In the 1990s, Canadian political parties began to switch to a system where all party members vote for their choice of leader. All major parties now choose their leader in this way. The Conservatives and Liberals weigh the votes in each constituency equally. This ensures that constituencies with large numbers of members do not dominate the process. Administering leadership votes takes significant resources. Parties have used combinations of in-person, telephone, postal and Internet ballots. These systems treat all party members equally. But they can create situations where the chosen leader has weak support among a party’s MPs or the party establishment.
The parties also elect a president and other executive members. Their job is to manage the party’s administrative apparatus. Most parties also hold policy conventions. These usually take place every two years. There is often debate between the MPs and participants in policy conventions as to how far elected members are bound by the resolutions established at such conventions. In a general election, it is the task of the national party to manage the overall national campaign. It plans the leader’s tour, raises and spends money on advertising and campaign literature, and distributes money and other resources. At other times, the parties operate offices with a small but paid staff. Their responsibility is to conduct party business and to coordinate the various constituency, provincial and national organizations.
Political parties are central to the operation of parliamentary democracy in Canada. Almost all of the MPs elected to the House of Commons are elected as parts of political parties. Similarly, appointments to the Senate may also reflect party lines. However, support for partisan appointments has changed. The Liberal Party removed its senators from caucus in 2014. The NDP does not allow senators to sit under its banner. Party lines define political conflict in Parliament. MPs are expected to vote with their party in almost all cases. Weekly caucus meetings provide an opportunity for a party’s elected MPs and senators to meet, voice concerns and maintain cohesion.Canadian ParliamentThe Parliament buildings in Ottawa, seat of the federal government.(© Aqnus Febriyant | Dreamstime)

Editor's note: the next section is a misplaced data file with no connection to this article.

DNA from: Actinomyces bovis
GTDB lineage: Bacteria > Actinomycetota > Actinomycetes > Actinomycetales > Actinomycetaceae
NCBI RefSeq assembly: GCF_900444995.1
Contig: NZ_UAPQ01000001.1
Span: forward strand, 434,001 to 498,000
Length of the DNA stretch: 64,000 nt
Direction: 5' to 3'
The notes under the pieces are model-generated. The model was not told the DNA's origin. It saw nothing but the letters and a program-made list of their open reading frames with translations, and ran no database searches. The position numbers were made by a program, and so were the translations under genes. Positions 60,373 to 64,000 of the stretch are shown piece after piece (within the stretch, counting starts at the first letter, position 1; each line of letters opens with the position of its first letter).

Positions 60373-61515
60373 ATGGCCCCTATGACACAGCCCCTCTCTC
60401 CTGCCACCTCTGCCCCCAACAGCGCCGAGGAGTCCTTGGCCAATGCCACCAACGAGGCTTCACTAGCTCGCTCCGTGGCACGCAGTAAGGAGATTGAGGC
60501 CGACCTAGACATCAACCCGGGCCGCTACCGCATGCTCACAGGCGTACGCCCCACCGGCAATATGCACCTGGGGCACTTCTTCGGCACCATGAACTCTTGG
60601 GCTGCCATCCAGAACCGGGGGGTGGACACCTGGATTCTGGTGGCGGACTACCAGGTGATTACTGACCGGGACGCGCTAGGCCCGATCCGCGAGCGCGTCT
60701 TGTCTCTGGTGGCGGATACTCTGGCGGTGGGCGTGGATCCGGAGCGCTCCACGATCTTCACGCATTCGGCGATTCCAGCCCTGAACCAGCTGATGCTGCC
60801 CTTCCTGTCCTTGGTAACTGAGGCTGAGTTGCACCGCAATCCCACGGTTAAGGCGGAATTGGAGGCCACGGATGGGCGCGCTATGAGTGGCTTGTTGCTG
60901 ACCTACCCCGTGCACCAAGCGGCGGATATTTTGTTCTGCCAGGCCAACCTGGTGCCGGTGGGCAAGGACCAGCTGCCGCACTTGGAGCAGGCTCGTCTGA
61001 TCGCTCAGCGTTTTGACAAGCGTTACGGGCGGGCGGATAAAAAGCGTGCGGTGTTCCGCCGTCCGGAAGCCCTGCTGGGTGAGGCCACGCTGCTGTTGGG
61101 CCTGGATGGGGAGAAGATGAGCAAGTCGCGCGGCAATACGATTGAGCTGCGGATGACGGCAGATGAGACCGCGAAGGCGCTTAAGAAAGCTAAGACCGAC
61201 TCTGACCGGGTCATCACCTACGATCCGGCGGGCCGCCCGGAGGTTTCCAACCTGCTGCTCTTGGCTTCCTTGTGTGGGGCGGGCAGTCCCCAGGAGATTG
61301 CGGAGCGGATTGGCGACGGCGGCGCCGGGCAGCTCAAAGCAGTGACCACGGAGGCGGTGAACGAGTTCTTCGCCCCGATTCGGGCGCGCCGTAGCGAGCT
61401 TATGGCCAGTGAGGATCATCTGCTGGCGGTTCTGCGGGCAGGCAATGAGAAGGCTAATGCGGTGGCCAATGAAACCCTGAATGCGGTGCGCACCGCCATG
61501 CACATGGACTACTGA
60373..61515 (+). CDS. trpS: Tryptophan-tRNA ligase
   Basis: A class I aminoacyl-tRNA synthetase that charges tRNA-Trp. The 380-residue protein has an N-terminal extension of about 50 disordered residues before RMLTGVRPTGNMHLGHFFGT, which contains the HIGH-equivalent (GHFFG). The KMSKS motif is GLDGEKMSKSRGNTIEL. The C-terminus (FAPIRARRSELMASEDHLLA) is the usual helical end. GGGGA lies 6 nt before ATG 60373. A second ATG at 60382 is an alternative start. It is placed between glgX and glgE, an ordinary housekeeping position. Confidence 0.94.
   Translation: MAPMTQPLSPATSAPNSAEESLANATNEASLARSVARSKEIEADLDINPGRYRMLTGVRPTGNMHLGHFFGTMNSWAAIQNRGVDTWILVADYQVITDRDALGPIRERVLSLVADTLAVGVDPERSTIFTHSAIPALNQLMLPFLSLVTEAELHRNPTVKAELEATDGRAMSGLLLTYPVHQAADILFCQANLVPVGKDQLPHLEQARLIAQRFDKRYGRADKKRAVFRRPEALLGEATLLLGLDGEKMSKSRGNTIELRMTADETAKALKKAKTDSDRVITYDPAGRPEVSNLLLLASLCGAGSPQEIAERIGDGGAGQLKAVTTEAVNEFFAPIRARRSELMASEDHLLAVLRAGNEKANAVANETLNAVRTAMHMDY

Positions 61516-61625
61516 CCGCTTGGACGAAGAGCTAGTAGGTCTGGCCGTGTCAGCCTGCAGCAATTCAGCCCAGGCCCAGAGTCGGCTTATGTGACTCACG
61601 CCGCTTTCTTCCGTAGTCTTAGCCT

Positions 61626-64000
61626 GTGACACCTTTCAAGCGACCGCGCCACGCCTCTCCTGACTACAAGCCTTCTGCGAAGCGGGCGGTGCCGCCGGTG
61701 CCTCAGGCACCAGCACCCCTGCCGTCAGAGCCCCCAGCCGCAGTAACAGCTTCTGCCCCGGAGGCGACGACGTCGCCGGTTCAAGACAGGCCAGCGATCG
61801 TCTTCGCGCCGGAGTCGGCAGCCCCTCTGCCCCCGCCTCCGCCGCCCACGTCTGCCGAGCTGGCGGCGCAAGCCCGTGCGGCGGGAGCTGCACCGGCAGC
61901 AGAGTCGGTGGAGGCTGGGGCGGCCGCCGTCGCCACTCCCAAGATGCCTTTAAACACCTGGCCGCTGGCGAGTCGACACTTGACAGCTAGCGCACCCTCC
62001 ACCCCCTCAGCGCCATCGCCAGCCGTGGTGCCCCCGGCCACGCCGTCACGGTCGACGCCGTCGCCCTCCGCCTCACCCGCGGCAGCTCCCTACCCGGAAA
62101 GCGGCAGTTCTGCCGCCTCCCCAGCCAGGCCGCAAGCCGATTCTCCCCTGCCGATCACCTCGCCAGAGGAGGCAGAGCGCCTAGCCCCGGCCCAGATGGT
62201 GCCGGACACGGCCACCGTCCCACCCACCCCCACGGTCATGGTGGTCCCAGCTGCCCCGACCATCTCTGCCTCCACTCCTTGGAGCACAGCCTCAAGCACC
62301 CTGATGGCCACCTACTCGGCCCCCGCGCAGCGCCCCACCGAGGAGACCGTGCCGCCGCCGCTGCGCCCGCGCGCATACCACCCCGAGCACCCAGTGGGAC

Major Political Parties in Canada
At the time of Confederation, Canada’s politics were modelled on Britain’s system of parliamentary democracy. This meant that two broad-based political parties would compete for power. In the Conservative Party, Sir John A. Macdonald and Sir George-Étienne Cartier brought together a broad ruling coalition. (See Great Coalition of 1864.) It comprised a diverse collection of ideological, regional, religious and economic interests. At the political level, they allied the Tories of Canada West with the French-speaking Parti bleu of Canada East; along with business interests from the Maritimes. With the exception of the 1874 election, when Macdonald’s government was driven from office by the Pacific Scandal, the Conservative Party dominated Canadian politics until 1896.
In 1885, Macdonald allowed Métis leader Louis Riel to be hanged despite fierce Catholic opposition. This seriously weakened the alliances between the Ontario and Quebec wings of the Conservative Party. The Conservative party further alienated French Catholic voters with its implementation of conscription during the First World War. ( See also Election of 1917; Military Service Act; Union Government.)
The Conservatives’ lack of support in Quebec made it difficult for the party to compete nationally after the First World War. From 1921 until 1957, the Liberals dominated national politics. The Conservatives only won one election, in 1930; It was partly aided by voter dissatisfaction in the wake of the Great Depression. In 1942, after Progressive Party member John Bracken won the Conservative leadership, the party’s name was changed to the Progressive Conservative Party (PC). Several members of the Progressive Party moved to the PC. Others abandoned the Progressives for the CCF and the Liberals.John DiefenbakerJohn Diefenbaker, prime minister of Canada from 1957-1963.(Library and Archives Canada/C-6779)
In 1957, John Diefenbaker led the party to a minority government and then to a landslide victory in 1958. (See Elections of 1957 and 1958.) Diefenbaker won significant support in Quebec. However, he was unable to manage this coalition. The Liberals came back to power in 1963. Western Canadian provinces had previously supported minor parties such as the Progressives and Social Credit. These provinces remained in the PC camp even after the Conservatives’ defeat.
As in the period before Diefenbaker, the PC had difficulty competing with the Liberals’ ability to bridge Quebec and the other provinces. This changed in 1984 when PC leader Brian Mulroney led the party to a landslide victory. Mulroney did this by bringing Quebec into the PC fold. He wedded that province’s support with the Conservatives’ traditional western support base. However, Mulroney’s pursuit of constitutional reform exposed the disagreements between western Canada and Quebec over Canadian identity. (See Meech Lake Accord; Charlottetown Accord.) The western wing of the party largely left to form the Reform Party in 1987. The Quebec wing of the party left to form the Bloc Québécois in 1990. After the 1993 election, the Progressive Conservative party lay in ruins; it was reduced to only two seats in the House of Commons.